by Lyn Stone, historical (2001)
Harlequin Historical, $4.99, ISBN 0-373-29151-5
This book is yet another showcase of how an author can get carried away with playing things safe to the point of making no sense. There are all sorts of clichés here, but they are added liberally without little attempt to ensure that they actually have a place in the story.
For instance, our hero Robert MacBain, the Baron of Baincroft, is deaf. Apparently this means no woman will want to marry him. So what if he is rich, has a title, (supposedly) sensitive and kind, and his mother won't lynch the poor bride? And gee, here I thought Romance Novel Land is filled with heroines who will marry anyone and anybody for the sake of world peace. Whatever. Suffering from a broken engagement, he reluctantly embarks to pick up his new wife-to-be, one Mairie MacInnes.
He arrives in time to stop Mairie's Evil Cousin (they always have one) from from attacking her father (the Laird). They marry, and Mairie's dying father extracts a vow from Robert - he will take her far, far away from Scotland.
Mairie, predictably, goes, "Noooooo! Day-deeeeeeeeeeeeee! Nooooo!"
And Sensitive Robert, does he go, "Ah, sorry, Mairie, but your father and I have decided to take you to a safer place"?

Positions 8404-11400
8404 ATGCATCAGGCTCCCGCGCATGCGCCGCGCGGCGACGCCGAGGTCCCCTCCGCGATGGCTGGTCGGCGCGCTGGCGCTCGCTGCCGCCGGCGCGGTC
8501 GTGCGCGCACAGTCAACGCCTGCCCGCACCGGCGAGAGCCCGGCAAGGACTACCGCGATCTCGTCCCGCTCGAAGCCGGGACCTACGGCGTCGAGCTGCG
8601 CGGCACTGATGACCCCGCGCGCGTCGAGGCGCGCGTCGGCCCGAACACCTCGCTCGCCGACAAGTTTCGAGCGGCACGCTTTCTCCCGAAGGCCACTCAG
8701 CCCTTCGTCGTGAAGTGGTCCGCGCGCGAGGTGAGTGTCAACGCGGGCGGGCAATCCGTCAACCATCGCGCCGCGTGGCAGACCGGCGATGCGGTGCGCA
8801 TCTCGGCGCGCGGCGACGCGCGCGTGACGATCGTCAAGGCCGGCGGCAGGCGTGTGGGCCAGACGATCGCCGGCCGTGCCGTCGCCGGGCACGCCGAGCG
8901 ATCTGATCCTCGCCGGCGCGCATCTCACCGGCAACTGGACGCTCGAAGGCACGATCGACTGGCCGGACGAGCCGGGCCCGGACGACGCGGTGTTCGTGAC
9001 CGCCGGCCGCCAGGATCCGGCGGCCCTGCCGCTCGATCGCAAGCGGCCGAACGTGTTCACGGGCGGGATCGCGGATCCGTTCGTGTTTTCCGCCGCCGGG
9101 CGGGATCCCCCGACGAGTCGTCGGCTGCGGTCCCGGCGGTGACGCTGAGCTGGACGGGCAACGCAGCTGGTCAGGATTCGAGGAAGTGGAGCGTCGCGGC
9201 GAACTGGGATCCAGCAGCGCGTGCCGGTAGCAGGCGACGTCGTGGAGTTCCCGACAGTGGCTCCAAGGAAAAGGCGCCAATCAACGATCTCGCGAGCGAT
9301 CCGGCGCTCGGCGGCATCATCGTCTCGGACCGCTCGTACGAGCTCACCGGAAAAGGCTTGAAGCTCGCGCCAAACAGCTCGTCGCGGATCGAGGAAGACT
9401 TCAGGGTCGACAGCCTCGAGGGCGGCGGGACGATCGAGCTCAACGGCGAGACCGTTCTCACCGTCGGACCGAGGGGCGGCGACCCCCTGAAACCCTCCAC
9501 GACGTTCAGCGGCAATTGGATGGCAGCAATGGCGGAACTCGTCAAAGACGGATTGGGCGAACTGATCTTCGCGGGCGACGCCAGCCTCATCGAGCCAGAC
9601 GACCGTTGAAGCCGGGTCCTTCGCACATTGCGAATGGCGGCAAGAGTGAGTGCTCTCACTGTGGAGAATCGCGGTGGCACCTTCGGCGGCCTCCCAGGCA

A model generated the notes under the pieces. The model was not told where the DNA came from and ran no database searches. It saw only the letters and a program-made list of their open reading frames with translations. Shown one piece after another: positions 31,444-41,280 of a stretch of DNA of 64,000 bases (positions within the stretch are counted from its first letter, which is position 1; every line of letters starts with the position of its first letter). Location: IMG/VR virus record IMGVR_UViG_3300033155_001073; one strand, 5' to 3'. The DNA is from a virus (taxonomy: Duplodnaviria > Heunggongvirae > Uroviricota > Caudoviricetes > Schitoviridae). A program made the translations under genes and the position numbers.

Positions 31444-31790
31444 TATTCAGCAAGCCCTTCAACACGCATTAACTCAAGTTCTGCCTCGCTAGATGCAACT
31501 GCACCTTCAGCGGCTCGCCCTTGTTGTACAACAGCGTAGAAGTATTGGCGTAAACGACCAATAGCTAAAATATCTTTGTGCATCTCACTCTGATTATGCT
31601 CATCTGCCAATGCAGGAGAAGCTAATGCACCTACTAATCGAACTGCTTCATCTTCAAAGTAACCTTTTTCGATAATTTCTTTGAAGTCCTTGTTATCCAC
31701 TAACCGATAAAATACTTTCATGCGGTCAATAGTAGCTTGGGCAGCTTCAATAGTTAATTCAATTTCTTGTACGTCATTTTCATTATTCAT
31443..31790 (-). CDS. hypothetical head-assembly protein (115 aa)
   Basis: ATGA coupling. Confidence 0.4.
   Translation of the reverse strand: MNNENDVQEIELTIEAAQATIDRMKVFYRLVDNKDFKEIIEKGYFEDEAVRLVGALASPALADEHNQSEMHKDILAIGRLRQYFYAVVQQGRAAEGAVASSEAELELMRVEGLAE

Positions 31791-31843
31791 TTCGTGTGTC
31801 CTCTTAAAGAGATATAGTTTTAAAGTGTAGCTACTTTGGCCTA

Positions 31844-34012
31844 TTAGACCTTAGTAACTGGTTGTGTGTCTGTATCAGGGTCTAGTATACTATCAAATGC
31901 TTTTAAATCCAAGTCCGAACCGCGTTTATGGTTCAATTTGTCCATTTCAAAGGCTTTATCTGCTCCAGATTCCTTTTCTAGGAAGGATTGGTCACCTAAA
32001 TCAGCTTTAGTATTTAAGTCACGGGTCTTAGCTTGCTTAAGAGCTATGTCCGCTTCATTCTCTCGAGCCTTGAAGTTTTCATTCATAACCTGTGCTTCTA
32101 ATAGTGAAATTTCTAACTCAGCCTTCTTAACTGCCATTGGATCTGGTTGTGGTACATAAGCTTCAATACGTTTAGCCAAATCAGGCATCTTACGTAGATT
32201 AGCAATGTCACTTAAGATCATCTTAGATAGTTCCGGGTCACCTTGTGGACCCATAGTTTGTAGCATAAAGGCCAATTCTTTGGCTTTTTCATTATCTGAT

Nope. "Woman, you do as I say!" And whoops, he tosses Mairie, screaming, onto the carriage and away they go.
Tell me again why women don't want to marry Robert?
Mairie, therefore, believes her husband to be a brute. And get this - no one tells her that Robert is deaf. Will Robert sit her down and tell her, "Mairie, I can't hear you"? Nope, he wants to, er, test her, to see if she respects him first before telling her he's deaf. So when Mairie screams at him when she's at her breaking point, and he doesn't respond (his eyes are somewhere else), the woman only thinks the worse of him. And he, in turns, thinks her cold and evil. And it goes way, way, way downhill from there.
Mairie's equally to blame. Robert, deaf from a young age, is taught to speak. Okay. Let's see - even today, many deaf people I know still have some difficulties with tonal nuances, especially if they learn to speak without knowing just how people raise their voices to emphasize anger, surprise, et cetera. I can only imagine Robert speaking in some monotonous, careful manner. And Mairie thinks this is normal?
Every cliché to further misunderstanding sessions is used. After too many of these cold sulkings, temper tantrums, and idiotic jumping to conclusions of both donkeys, I feel like throwing my own temper tantrum. Some stories use a deaf character to illustrate the strength of human determination backed by a Celine Dion song, others to milk my tears and sympathies. The Highland Wife uses the hero's deafness merely as a tool to create unnecessary friction and bile. How do you say U-G-L-Y in sign language?
This book at Amazon.com
This book at Amazon UK
Search for more reviews of works by this author: